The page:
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Howard Marks: Notes and Books


Successful investing requires thoughtful attention to many separate aspects, all at the same time. Omit any one and the result is less than satisfactory- none is indispensable…  Loser’s game (The Financial Analysts Journal, July-August 1975), A Short History of Financial euphoria, by John Kenneth Galbraith (New York: Viking,1990). Fooled By Randomness. Thinkers: John Kenneth Galbraith on human foibles,  Warren Buffet on patience and contrarianism, Charlie Munger on the importance of reasonable expectations, ; Bruce Newburg on ‘probability and outcome’, Michael Milken on conscious risk bearing, Ric Kayne on setting ‘traps’ (underrated investment opp’s where you can make a lot but not lose a lot… Psychology plays a major role in markets, and because it’s highly variable, cause and effect relationships aren’t reliable. An investment approach may work for a while, but eventually the actions it calls for will change the environment, meaning a new approach is needed. Investment approach must be intuitive and adaptive rather than fixed and mechanistic… Few achieve superior insight, intuition, sense of value and awareness of the psychology required for above-average results… What is the range of future outcomes? Which outcome do I think will occur? What’s the probability I’m right? What does consensus think? How does my expectation differ from consensus? How does current price for asset comport with consensus view and mine? Is the consensus psychology incorporated in the price too bullish or bearish? What will happen if consensus turns out to be right, and if I’m right… Only if your behavior is unconventional is performance likely to be unconventional, and only if judgments are superior is your performance likely to be above average… First test is always the same: ‘who doesn’t know that?’ Describing market as inefficient akin to saying the market is prone to mistakes that can be taken advantage of. Respect concept of market efficiency, believe strongly that mainstream securities markets can be so efficient that it’s largely a waste of time to work at finding winners there. If return appears so generous in proportion to risk, overlooking some hidden risk? Do know more about the asset than the seller? If such a great proposition, why hasn’t someone else snapped it up? Limit effort to relatively inefficient markets where hard work and skill pay off. Theory should inform but not dominate decision. Can fool ourselves into thinking it’s possible to know more than everyone else and regularly beat heavily populated markets. Can buy 50 correlated securities and mistakenly think diversified… Accurate estimate of intrinsic value is the indispensable starting point… All approaches based on analysis of company attributes known as ‘fundamentals’ and those based on study of the price behavior of the securities themselves. Distinct difference b/w using technical analysis vs. studying price and volume patterns to grasp the ‘asset psychology’. Asset is tangible object that should have intrinsic value capable of being ascertained, and if it can be bought below its intrinsic value should consider it. Estimates must be derived rigorously based on ALL available information… Lots of candidates make security or underlying company valuable, financial resources, management, factories, outlets, patents, human resources, brand names growth potential and most of all, ability to generate earnings and cash flow… Establishing current value of a business requires opinion regarding its future so MUST take into account the likely put in macro-economic environment, COMPETITIVE developments and technological advances… Upside potential for being right about growth is more dramatic and the upside potential for being right about value is more consistent… If establish intrinsic value being correct isn’t synonymous with being proved correct right away (be careful-gives excuse for being wrong). Being too far ahead of your time is indistinguishable from being wrong… Value investors score their biggest gains whey buy an underpriced asset, average down unfailingly had have their analysis proved out. Have to hold view strongly enough to be able to hang in and buy even as price declines suggest you’re wrong; BUT you have to be right… Investment success doesn’t come from buying good things, but rather from buying things well… Right price driven by primarily by underlying fundamental value and psychology… Can’t make a career out of buying from forces sellers and selling to forced buyers (mutual fund inflows) b/c not around all the time, just on rare occasion of crises and bubbles… Key to ascertain value is skilled financial analysis, the key to understanding the price/value relationship and the outlook for it lies largely in insight into other investors’ minds. Investor psychology can cause a security to be priced just about anywhere in the short run, regardless of its fundamentals… Prices too high is far from synonymous with the next move will be downward, things can be overpriced and stay that way for a long time or become far more so, eventually though valuation has to matter… Value exerts a magnetic pull on prices… “The market can remain irrational longer than you can remain solvent.” John Maynard Keynes… Since no approach works all the time, the best investors can have some of the greatest periods of underperformance… Pragmatic investors feel opposite to capital market line high risk/return theory, feel just the opposite that high return and low risk can be achieved simultaneously by buying things for less than worth. In the same way, overpaying implies both low return and high risk… Much of the time, the greatest risk in these low luster bargains lies in underperforming in heated bull markets… If all investors met in a room and showed their cards, would never agree on a single number representing an investment’s riskiness, why risk and return aren’t machinable… Alternative histories- Nicholas Taleb. Even after investment closed out it’s impossible to tell how much risk it entailed; b/c investment worked out doesn’t mean it wasn’t risky or vice versa… Lucky Idiots, congenially aggressive s. those that were smart to anticipate good times and bulk up on beta… One of the most important things can know about investment risk: “Probable things fail to happen and improbable things happen all the time.” Bruce Newberg… Many futures possible, but only one occurs. The future you get may be beneficial or harmful and that may be attributable to foresight, prudence or luck… Success of 3 portfolios can be entirely contingent on one odd ball development but if it occurs wild aggression can be mistaken for conservatism and foresight… Many things could have happened in the past, and the fact that only one did understates the variability that existed… It’s invariably that some investors; especially those who employ high leverage will fail to survive… When risk bearing doesn’t work, it REALLY doesn’t work and people are reminded what risk’s all about… It may be more helpful to think of risk as INCREAING during upswings, as financial imbalances build up, and MATERIALIZING during recessions… No matter how good fundamentals may be, humans exercising their greed and propensity to err have the ability to screw things up… Great investing requires both generating returns and controlling risk… All along the upward sloping capital market line, the increase in potential return represents compensation for bearing incremental risk, except for those who can generate alpha. “Risk is my friend” when things going well. “More risk please” (Are we there yet? Doesn’t seem it). When risk tolerant buy stocks at high P/E’s, private companies at high EBITDA multiples and bonds at narrow yield spreads… Developments that make the world look less risky are illusory… Trust has replaced skepticisms and eagerness has replaced reticence. Do you agree or disagree? That’s the key question. Answer it first and the implications for investing become clear… People vastly overestimate their ability to recognize risk and underestimate what it takes to avoid it; thus they accept risk unknowingly and in doing so contribute to its creation… Reward for taking incremental risk shrinks as more people move to take it… “I wouldn’t buy at any price-everyone knows it’s too risky” has given rise to the best investment opportunities. The herd is wrong about risk at least as often at it is right about return… High quality assets can be risky and low quality assets can be safe, it’s just a matter of price paid for them… Great investors are those who take risks that are less commensurate with the returns they earn… Taleb: Fact that environment wasn’t negative doesn’t mean risk control wasn’t desirable even though as things turned out it wasn’t needed at the time. Risk control is invisible in good times but still essential, since good times can so easily turn into bad times… A good builder is able to avoid construction flaws, while a poor builder incorporates construction flaws. When there are no earthquakes, you can’t tell the difference… Russian roulette: after a few dozen tries one forgets about the existence of a bullet, under a numbing sense of security… Can’t run a business on worst case assumptions; you wouldn’t be able to do anything. And anyway a ‘worst case’ assumption is really a misnomer, there’s no such thing… We tend to forget about outliers, rarely consider outcomes that have happened only once a century… Don’t run from risk, welcome it at the right time, in the right instances and at the right price…  Risks and exposures are understood, appropriately managed, and made more transparent for everyone. This is not risk aversion; it is risk intelligence… Long term investment success runs through risk control more than through aggressiveness. Skillful risk control is the mark of the superior investor… Just about everything is cyclical, nothing goes in one direction forever. Trees don’t grow to the sky, few things go to zero and little as dangerous for investor health as insistence on extrapolating today’s events into the future… Rule 1) most things will prove to be cyclical. Rule 2) greatest opportunities for gain and loss come when other people forget rule 1… People are emotional and inconsistent, not steady and clinical. Objective factors play a large part in cycles of course- factors such as quantitative relationships, world events, environmental changes, technological developments and corporate decisions. But it’s the application of psychology to these things that cause investors to overreact or underreact, and thus determines the amplitude of cyclical fluctuations… Cycles reverse b/c trends create the reasons for their own reversal. Success carries within itself the seeds of failure and failure the seeds of success… The longer I’m involved in investing the more impressed I am by the power of the credit cycle. Only takes a small fluctuation in the economy to produce a large fluctuation in the availability of credit, with great impact on asset prices and back on the economy itself… Worst loans are made at the best of times where cost of capital exceeds the return on capital and eventually cases where there is no return of capital. Losses cause discouraged lenders, risk awareness rises and with it interest rates, credit restrictions and covenant requirements (need historical perspective on this). Thus, less capital available and at trough only to most qualified buyers. Companies become starved for capital. Borrowers unable to roll over debt, leading to defaults. This process contributes to and reinforces the economic contraction… If there were such a thing as a completely efficient market and if people really made decisions in a calculating and unemotional manner perhaps cycles would be banished; but that’ll never be the case… Companies will anticipate a rosy future and over expand. Providers of capital will be too generous when economy expanding, abetting overexpansion with cheap money… Every decade or so people decide cyclicality is over and that good times will roll on without end or the negative trends can’t be arrested… “When things are going well and prices are high, investors rush to buy, forgetting all prudence. Then when there’s chaos all around and assets are on the bargain counter, they lose all willingness to bear risk and rush to sell. And it will ever be so.” This oscillation is one of the most dependable features of the investment world, and investor psychology seems to spend more time at the extremes than it does at a ‘happy medium.’ What the wise man does in the beginning, the fool does in the end. MAJOR bottoms occur when everyone forgets that the tide also comes in. Those are the times we live for… The air goes out of the balloon much faster than it went in… Extreme market behavior will reverse… Not glamorous to follow a path that emphasizes humility, prudence and risk control. Of course, investing shouldn’t be about glamour, but often it is. Desire for more, the fear of missing out, the tendency to compare against others… Believe me, it’s hard to resist buying at the top (and harder still to sell) when everyone else is buying, the pundits are positive, the rationale is widely accepted, prices are soaring and the biggest risk takers are reporting huge returns. It’s also hard to resist selling (and very tough to buy) when the opposite is true and holding or buying appears to entail the risk of total loss… Strong held sense of intrinsic value, insistence on acting as should when prices diverge from value, understanding that market excesses are ultimately punished, not rewarded, thorough understanding of insidious effect of psychology on the investment process at market extremes, promise to remember when things seem too good to be true, usually are, willingness to look wrong while the market goes from misvalued to more misvalued (as it invariably will), like-minded friends and colleagues from whom to gain support; all these things aren’t sure to do the job but may give a fighting chance… ‘To buy when others are despondently selling and to sell when others are euphorically buying takes the greatest courage, but provides the greatest profit.’ Sir John Templeton. The trend, the consensus view, is something to game against, and the consensus portfolio is one to diverge from. ‘Once in a lifetime’ market extremes seem to occur every decade or so- not often enough for an investor to build a career around capitalizing on them. But attempting to do so should be an important component of any investor’s approach… Contrarianism isn’t an approach that will make you money all the time. Much of the time there aren’t great market excesses to bet against. Even when excess develop, over-priced is different from going down tomorrow… It can appear at times that ‘everyone’ has reached a conclusion that the herd is wrong. What I mean is that contrarianism itself can appear to have become too popular. You must do things not just because is the opposite of what the crowd is doing, but because you know why the crowd is wrong. Establishing and maintaining an unconventional investment profile requires acceptance of uncomfortably idiosyncratic portfolios… When dealing with future must think a) what might happen and b) the probability of that… Skepticism is what it takes to look behind a balance sheet and calls for pessimism when optimism is excessive and optimism when pessimism is excessive… Regarding financial crisis: The negative story looked compelling, but it’s the positive story, which few believed, that held and still holds, the greatest potential for profit… Certain common threads run through the best investments: usually contrarian, challenging and uncomfortable, although the experienced contrarian takes comfort from his or her position outside the herd. When buying something has become comfortable again, its price is no longer so low that it’s a great bargain. Thus, a hugely profitable investment that doesn’t begin with discomfort is usually an oxymoron; why concept of intrinsic value is so important. Portfolio process 1) List of potential investments 2) estimates of intrinsic value 3) sense of how prices compare with intrinsic value d) an understanding of risks involved in each and effect of inclusion on portfolio… If they go on long enough and gain enough force, investment styles become bubbles unlike potential bargains which usually display some objective defect: asset class may have weakness, company may be industry laggard, BS may be over levered, or security may afford its holders inadequate structural protection. Bargains usually based on irrationality or incomplete understanding. Places to look: little knows and not fully understood, fundamentally questionable on surface, controversial, unseemly or scary, deemed inappropriate for ‘respectable’ portfolios, unappreciated/unpopular or unloved, trailing a record of poor returns, recently the subject of disinvestment, not accumulation… There aren’t always great things to do, sometimes we maximize our contribution by being discerning and relatively inactive. Patient opportunism- waiting for bargains- is often the best strategy. Tend to get better results if you select from the list of things that sellers are motivated to sell rather than start with a fixed notions as to what you want to own. ‘We don’t look for our investments, they find us.’ Rather than obviously overpriced or underpriced, most things may seem fairly priced. In that case may be no great bargains or compelling sales to make. It is essential for investment success that we recognize the condition of the market and decide on our actions accordingly. Mujo: cycles rise and fall, things will come and go, and the environment will change. Buffet: Can wait for the perfect pitch- one way to start is by making every effort to ascertain whether we’re in lower return or high return environment. Missing profitable opportunity is less significant than investing in loser. Stick and carrot can cause the cat to climb high up in the tree, to a treacherous position. When prices are high it’s inescapable that prospective returns are low and risks are high. That single sentence provides a great deal of guidance as to appropriate portfolio action. “The market’s not a very accommodating machine; it won’t provide high returns just because you need them.” Peter Bernstein. Classic mistake: reaching for return…  You want to take risk when others are fleeing from it, not when they’re competing with you to do so… Absolute best buying opportunities are when asset holders are forced to sell and in those crises they were present in large numbers. Beauty of forced sellers is that have no choice. Gun at their heads… Key during crisis is being insulated from forces that require selling and positioned to be a buyer instead. To satisfy those criteria, investor needs following things: staunch reliance on value, little or no use of leverage, long-term capital and a strong stomach. Two kinds of people lose money: those who know nothing and those who know everything. Henry Kaufman. We may never know where we’re going, but we’d better have a good idea of where we are. The only thing we can predict about cycles is their inevitability. Why not simply try to figure out where we stand in terms of each cycle and what that implies for our actions. Nothing is as dependable as cycles. Fundamentals, psychology, prices and returns will rise and fall, presenting opportunities to make mistakes or profit from the mistakes of others. As difficult as it is to know the future, it’s really not that hard to understand the present. Take the market’s temperature. If we are alert and perceptive we can gauge the behavior of those around us and from that judge what we should do. Are investors optimistic or pessimistic? Has credit cycle rendered capital readily available or impossible to obtain? Are P/E’s high or low, yield spreads tight or generous? Can make excellent decisions on basis of present observations, with no need to make guesses about future. Below investment grade levered loans, percentage of CCC bond issuance? Golfer’s choice of club depends on wind, shouldn’t investment actions be determined by climate? Must consider ‘alternative histories’ that could have occurred just as easily as the ‘visible histories’ that did? At a given time in the markets, the most profitable traders are likely to be those that are best fit to the latest cycle. The action of the ‘I know’ school are based on a view of a single future that is knowable and conquerable. My ‘I don’t know’ school thinks of future events of a probability distribution. Emphasize avoiding pitfalls. There are old investors, and there are bold investors, but there are no old bold investors… Even if you do everything right, other investors can ignore your favorite stock; management can squander the company’s opportunities, govt. can change the rules, or nature can serve up a catastrophe. Defense- significant emphasis on keeping things from going wrong, is an important part of every great investor’s game. .. Effective group can accomplish more than one person, satisfying and enjoyable but much more so when you win...  Be less willing to bet on continued prosperity. Achieving gains usually has something to do with being right about events that are to come; whereas losses can be minimized by ascertaining that tangible value is present… Graham and Dodd: can you exclude bonds that don’t pay, negative art… Oaktrees competitors gone b/c too many losers. Bet too much when think have a winning idea or a correct view of the future, concentrating portfolio rather than diversifying… Avoidance of losses and terrible years is more easily achieved than repeated greatness… Investing scared, requiring good value and a substantial margin for error, and being conscious of what you don’t know and can’t control are hallmarks of the best investors I know. AVOID BIG MISTAKES. Failure of imagination: being unable to conceive of the range of possible outcomes or not fully understand the consequences of the more extreme occurrences. Short run outcomes can diverge from long-run probabilities and occurrences can cluster… Too much capital availability makes money flow to the wrong places and BAD things happen… Widespread disregards for risk creates great risk: “If I don’t move quickly someone else will buy it, someone will pay more. People worry about missing out not about not losing money and time consuming skeptical analysis becomes the province of old fogeys. Bullish investors focus on what might work not what might go wrong… CONFIDENCE matters more than anything else in the short run. Capital cycle CRITICAL… The formula for error is simple, but the ways it appears are infinite. Usual ingredients: data or calculation error in the analytical process leas to incorrect appraisal of value; full range of possibilities or their consequences is underestimated; greed, fear, envy, ego, suspension of disbelief, conformity or capitulation, or some combination of these, moves to an extreme; as a result, either risk taking or risk avoidance becomes excessive; prices diverge significantly from value; investors fail to notice this divergence. Astute, second-level thinkers take note of the analytical error as well as the failure of other investors to react appropriately. Detect over or underprices assets in the context of too hot or too cool markets. Sometime the error lies in doing something and sometimes in not doing it, sometimes in being bullish and sometimes being bearish. What’s TODAY’s mistake: AVOID IT. There are times when there when there’s no glaring error. When investor psychology is at equilibrium and fear and greed are balanced, asset prices are likely to be fair relative to value. When there’s nothing particularly clever to do the potential pitfall lies in insisting on being too clever… The real question is how they do in the long run and in climates for which their style is ill suited. Insight into value must be superior. Must learn things others don’t. See things differently or do a better job of analyzing them. Relation b/w price and value influenced by psychology and technical, can dominate value in the SHORT run. Extreme price swings in price due to those two factors provide opportunities for big profits or big mistakes. Whatever direction markets go in people think will go forever; psychology of herd. Eagerness to buy from urgency to sell. The power of psychological influences must never be underestimated. Don’t expect to be immune and insulated from greed and fear. Power of psychological influences must never be underestimated. Greed, fear, suspension of disbelief, conformism, envy, ego, and capitulation are all parts of human nature, and ability to compel action is profound. Will feel them, must not succumb, must RECOGNIZE them for what they are and stand against them. Buying based on STRONG value, low price relative to value and depressed general psychology is likely to provide the best results. But underprices is far from synonymous from going up soon. “Being too far ahead of time indistinguishable from being wrong.” Differences in correlation despite same absolute riskiness can formulate portfolio. Heavy emphasis on not doing the WRONG thing. No one can KNOW macro, the more micro the focus, the more likelihood, can learn things others don’t (ENVIRONMENT STILL CRITICAL but don’t know what lies ahead of the macro future.). World not orderly, many ignore randomness and the probability distribution that underlies future developments. NEITHER DEFENSIVE INVESTORS in DOWN MARKET NOR AGGRESSIVE IN UP MARKET DEMONSTRATE SKILL, only those who succeed in ill-suited market.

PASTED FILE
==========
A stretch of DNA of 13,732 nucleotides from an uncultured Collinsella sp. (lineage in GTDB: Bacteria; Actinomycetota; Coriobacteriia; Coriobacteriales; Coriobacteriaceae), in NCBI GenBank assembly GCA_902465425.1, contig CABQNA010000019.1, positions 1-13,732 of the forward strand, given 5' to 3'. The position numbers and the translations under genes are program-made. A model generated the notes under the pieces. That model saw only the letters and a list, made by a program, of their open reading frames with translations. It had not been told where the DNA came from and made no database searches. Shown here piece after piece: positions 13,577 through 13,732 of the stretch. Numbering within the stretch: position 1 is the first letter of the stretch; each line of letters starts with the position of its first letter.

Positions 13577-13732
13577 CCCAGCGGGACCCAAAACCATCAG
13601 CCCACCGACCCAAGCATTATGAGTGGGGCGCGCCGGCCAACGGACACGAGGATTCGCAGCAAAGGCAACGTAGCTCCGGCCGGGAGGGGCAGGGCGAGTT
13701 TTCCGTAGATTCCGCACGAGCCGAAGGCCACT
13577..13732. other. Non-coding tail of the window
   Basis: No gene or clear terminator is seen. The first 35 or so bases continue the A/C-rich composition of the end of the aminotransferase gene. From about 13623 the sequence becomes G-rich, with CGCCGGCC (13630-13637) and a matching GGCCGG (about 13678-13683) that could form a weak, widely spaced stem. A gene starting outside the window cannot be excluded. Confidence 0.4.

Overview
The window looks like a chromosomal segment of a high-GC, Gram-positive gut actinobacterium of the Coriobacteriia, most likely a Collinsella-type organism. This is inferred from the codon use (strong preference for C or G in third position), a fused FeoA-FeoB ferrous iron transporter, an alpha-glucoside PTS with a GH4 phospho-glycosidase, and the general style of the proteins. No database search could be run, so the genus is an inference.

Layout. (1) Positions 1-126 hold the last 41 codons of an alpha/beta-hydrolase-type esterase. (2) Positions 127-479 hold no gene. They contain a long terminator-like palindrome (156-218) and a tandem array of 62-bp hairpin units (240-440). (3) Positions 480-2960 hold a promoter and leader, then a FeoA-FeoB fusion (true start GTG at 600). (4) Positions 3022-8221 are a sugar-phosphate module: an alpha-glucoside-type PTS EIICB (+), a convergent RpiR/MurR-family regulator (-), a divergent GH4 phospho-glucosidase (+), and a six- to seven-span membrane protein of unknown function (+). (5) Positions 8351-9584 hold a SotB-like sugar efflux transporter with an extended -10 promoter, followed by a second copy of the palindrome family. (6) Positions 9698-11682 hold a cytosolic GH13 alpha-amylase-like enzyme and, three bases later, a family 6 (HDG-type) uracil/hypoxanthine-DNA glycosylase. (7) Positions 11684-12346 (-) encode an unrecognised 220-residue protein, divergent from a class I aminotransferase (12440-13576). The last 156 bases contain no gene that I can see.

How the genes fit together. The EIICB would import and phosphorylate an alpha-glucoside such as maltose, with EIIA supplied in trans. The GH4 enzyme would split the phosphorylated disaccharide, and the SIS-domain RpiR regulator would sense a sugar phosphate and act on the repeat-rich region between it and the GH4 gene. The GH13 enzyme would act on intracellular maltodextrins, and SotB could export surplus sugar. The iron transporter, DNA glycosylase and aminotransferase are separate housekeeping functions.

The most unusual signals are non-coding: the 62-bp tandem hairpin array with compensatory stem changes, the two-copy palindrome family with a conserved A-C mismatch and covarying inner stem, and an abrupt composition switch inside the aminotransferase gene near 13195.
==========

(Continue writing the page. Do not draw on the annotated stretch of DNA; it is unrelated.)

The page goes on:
Repeating themes: Risk and risk control, repetitiveness of behavioral patterns and mistakes, role of cycles, volatility of credit market conditions, brevity of financial memory, errors of the herd, investor psychology enormous, the desirability of contrarianism and counter-cyclicality, the futility of macro forecasting… Convinced that fluctuations in investor attitudes towards risk contribute more to major market movements than anything else- I don’t ever expect this to change. Much risk comes not from companies but from investor behavior… Confidence and pendulum swings between: optimism and pessimism, greed and fear, euphoria and depression, credulousness and skepticism, risk tolerance and risk aversion, and reckless aggressiveness and excessive caution; the extent and the error of each move all reflect common themes, examples of ways in which history rhymes.  EM example: sometimes considered exotic and scary and sometimes high-growth alternative to the stagnant developed world. When most investors are driven to drop their prudence by an excess of confidence, we should be terrified. In the same way, when most investors become devoid of confidence and flee the market, we should turn aggressive... “It’s different this time,” EITHER WAY. Air goes out of balloon much faster than it goes in; takes years for confidence to reach dangerous zenith , but only weeks of months for it to collapse. The essential raw material for a bull market is cheapness. “Of course there will be a price to pay for today’s policy excesses- an equal and opposite reaction. We just haven’t seen it yet. Will it take the form of a collapse of the dollar and the end of dollar hegemony, high interest rates, failed treasury auctions and runaway inflation, a wrenching and protracted downturn requiring exceptional sacrifice, or something else? We will find out soon enough” (Klarman). “Leverage buys you a glimpse of prosperity you haven’t really earned” (Lewis). “Asset values contingent; debt is forever” (Grant).